« on: 14/11/2018 22:36:21 »
You're wrong about light dilation. Light traveling from a point at higher gravitational energy to lower is blue shifted. It happens between Earth orbit and Earth's surface. It has nothing to do with any singularity.
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The magnetic field itself is produced by electrical currents in the liquid nickel/iron, produced by magnetohydrodynamic effects.Thanks. This is the key piece of information left out of every explanation I've heard.
the iron-nickel material moves and thus the magnetic field is createdNo, movement of iron and/or nickel won't produce a magnetic field in liquid form any more than it does when they are solid. There must be net charge motion.
None of them require simultaneityQM requires that when the state of one member of an entangled set is observed, the states of all other members is fixed, in that instant. This is exactly what QM requires.
The TOR browser does this, and apparently it is fairly slow.Encryption doesn't have to be slow. The overhead of TOR isn't local, it's due to routing connections through multiple servers.
You can't use it to transmit information, so relativity and causality are preserved.
Action-at-a-distance REQUIRES simultaneity. In the action-at-a-distance interpretation of entanglement, the observation of one particle of an entangled pair will alter, in that instant (simultaneous for all observers), the state of the other.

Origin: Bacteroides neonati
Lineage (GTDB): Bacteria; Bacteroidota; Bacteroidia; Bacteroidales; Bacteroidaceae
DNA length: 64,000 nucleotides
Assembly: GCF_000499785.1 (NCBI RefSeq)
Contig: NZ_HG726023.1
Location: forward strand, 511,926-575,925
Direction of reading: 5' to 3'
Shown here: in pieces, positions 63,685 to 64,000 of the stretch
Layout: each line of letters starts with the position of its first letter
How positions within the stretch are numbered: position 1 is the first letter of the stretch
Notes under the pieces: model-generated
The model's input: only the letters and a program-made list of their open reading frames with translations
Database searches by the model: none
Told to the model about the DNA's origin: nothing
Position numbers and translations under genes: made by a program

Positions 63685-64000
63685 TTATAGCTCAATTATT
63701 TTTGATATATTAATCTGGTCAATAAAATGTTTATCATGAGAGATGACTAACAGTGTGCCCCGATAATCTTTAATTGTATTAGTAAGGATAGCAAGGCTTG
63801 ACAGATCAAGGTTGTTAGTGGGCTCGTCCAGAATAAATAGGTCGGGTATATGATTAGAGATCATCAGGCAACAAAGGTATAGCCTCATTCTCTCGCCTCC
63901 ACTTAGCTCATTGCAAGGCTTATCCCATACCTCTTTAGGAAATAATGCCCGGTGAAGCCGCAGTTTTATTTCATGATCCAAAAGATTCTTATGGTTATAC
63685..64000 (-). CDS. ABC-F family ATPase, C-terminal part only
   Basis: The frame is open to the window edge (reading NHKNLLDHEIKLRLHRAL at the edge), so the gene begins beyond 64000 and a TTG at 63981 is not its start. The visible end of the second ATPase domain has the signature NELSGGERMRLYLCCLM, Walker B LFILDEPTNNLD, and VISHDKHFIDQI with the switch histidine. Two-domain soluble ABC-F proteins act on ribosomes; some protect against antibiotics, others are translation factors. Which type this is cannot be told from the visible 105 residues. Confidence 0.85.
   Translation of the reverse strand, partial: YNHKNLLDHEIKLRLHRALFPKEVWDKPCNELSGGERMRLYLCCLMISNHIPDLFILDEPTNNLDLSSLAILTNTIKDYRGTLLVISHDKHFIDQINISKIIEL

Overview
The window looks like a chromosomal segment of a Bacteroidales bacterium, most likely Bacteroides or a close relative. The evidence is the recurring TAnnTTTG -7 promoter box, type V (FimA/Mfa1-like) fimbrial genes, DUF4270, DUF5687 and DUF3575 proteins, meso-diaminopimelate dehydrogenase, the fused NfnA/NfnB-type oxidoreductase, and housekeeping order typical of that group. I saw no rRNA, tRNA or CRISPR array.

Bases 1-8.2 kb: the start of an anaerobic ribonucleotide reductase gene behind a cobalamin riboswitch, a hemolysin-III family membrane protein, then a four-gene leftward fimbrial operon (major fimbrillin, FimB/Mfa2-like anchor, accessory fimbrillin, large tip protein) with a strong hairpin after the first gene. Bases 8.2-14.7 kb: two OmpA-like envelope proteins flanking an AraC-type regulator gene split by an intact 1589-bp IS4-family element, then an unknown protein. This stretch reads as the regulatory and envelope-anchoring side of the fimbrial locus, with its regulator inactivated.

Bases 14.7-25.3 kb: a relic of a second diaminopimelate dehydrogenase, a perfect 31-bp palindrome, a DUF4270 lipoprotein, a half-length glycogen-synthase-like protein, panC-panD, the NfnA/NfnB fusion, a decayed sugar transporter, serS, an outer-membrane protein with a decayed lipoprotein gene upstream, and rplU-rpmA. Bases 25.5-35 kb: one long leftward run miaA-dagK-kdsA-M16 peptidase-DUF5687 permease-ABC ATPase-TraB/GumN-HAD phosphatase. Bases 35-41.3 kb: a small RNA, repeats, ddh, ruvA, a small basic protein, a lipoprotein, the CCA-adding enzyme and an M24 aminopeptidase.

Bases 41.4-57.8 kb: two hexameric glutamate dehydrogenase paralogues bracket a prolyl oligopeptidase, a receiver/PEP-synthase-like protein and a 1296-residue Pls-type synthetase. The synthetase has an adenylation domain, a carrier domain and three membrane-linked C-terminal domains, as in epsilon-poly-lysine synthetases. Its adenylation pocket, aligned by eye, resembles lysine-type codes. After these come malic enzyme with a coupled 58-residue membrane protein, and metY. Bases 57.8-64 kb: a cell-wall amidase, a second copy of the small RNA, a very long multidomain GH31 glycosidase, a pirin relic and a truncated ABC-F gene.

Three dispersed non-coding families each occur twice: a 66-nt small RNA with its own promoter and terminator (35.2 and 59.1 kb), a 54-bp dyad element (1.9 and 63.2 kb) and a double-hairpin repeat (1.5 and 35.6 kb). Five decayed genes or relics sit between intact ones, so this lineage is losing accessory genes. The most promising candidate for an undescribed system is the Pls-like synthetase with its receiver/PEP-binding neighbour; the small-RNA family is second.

You mean 'spooky action' right?
Yeah, maybe it does. But 'simultaneity' is one thing to prove in a laboratory, another outside it. Think you will find it impossible. And if we assume the entanglement to be 'one entity' then there is no 'spooky action' at all. Just a question of lack of geometry, well, sort of? "They" just wasn't smart enough to realize that "they" was embedded in (the geometry of) SpaceTime, eh, sort of, again
There is processing and communications overhead in multiple encryption. The TOR browser does this, and apparently it is fairly slow.TOR routes through different servers to hide the identity of the user. Traffic is routed between random servers, often in different countries. This isn't necessary for normal security. All that's needed is for the contents of traffic to be secure. Encryption isn't necessarily slow or require large overhead. The problem is that companies don't bother because customers don't insist.
There is also the question of how much security you need for text which will be displayed unencrypted on a public discussion forum, vs the password for your bank account.
One goal of security is to increase the availability of your data to yourself, and whoever else you choose to allow access.No, the goal of security is to ensure that nobody can access the data except those who are entitled to it. Minimizing overhead and inconvenience is a design goal but not a goal of security. You don't put locks on your door so that people can enter your home... you put locks on so nobody without a key can enter. You accept the inconvenience in return for the security.
- But if the security is too good, you can't access your data because you keep mistyping your 50-character password, or you have to retype your password every 5 minutes, or you have to remember 5 different passwords to purchase a book online. Or even if the bank suspends payment because you made a purchase from a company you haven't used before...